Note: The SSH RPM files listed above are the international versions. If you reside in the U.S. or Canada, you can choose to download the U.S. packages (which may have stronger encryption algorithms); these packages have a ``us'' instead of an ``i'' suffix after their version numbers. Under U.S. law, it is illegal to export strong crypto products outside of the U.S. or Canada. Hopefully one day the morons in the U.S. Department of Justice will finally see the light, and remove this silly restriction (Red Hat doesn't include SSH with their distribution because of this very reason, and we all suffer).
Should your Windows users be up-in-arms about no longer being able to connect to your system, they will be happy to know that several free ssh clients for Windows are available:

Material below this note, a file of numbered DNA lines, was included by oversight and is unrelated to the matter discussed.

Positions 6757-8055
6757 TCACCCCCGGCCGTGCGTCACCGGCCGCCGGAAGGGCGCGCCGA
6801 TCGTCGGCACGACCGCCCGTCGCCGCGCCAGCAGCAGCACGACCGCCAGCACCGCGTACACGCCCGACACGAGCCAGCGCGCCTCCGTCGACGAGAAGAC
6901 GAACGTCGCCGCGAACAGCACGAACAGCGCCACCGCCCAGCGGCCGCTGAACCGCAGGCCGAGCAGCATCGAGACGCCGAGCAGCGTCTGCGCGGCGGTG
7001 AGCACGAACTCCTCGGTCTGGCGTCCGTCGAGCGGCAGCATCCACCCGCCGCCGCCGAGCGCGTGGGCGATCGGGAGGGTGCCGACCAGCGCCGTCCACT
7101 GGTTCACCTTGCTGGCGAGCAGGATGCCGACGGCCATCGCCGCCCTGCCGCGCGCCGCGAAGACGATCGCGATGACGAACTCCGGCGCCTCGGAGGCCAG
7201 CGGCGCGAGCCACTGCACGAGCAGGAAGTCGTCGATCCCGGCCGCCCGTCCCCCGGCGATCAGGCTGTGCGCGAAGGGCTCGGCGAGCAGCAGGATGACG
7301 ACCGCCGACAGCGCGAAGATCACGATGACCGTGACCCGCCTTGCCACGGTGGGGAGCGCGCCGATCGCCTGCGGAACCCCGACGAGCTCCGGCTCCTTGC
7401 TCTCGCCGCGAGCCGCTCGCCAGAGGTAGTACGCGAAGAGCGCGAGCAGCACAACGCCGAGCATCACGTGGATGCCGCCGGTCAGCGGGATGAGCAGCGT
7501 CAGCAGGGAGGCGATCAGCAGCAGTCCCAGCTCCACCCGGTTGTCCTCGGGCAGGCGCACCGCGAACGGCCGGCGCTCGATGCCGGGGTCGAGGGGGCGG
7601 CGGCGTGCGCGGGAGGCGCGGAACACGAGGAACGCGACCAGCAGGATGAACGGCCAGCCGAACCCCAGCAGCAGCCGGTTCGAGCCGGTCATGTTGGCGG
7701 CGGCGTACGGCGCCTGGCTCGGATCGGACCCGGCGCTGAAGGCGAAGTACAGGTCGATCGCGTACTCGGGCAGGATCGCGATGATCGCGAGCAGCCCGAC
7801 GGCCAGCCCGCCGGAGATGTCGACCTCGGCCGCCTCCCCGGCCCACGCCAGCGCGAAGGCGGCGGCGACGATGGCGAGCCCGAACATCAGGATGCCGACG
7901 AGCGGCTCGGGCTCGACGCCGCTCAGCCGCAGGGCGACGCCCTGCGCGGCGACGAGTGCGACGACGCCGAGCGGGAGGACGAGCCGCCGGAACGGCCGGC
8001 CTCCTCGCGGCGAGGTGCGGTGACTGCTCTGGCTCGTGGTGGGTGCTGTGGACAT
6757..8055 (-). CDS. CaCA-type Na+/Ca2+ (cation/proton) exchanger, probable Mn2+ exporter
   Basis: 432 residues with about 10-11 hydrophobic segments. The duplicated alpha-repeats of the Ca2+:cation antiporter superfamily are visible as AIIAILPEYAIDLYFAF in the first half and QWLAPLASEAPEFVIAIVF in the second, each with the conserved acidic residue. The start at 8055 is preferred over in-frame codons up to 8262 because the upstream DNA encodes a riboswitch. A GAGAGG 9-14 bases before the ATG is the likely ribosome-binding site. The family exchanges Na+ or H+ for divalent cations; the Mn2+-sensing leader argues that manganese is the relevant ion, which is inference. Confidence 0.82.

Note: If you do decide to switch to using ssh, make sure you install and use it on all your servers. Having five secure servers and one insecure one is a waste of time, especially if you are foolish enough to use the same password for more than one server.
Restrict access to external services: Next, you should edit the ``/etc/hosts.allow'' as well as the ``/etc/hosts.deny'' file to restrict access to services to external hosts. Here is an example of how to restrict telnet and ftp access. First, the ``/etc/hosts.allow'' file:
# hosts.allow in.telnetd: 123.12.41., 126.27.18., .mydomain.name, .another.name in.ftpd: 123.12.41., 126.27.18., .mydomain.name, .another.name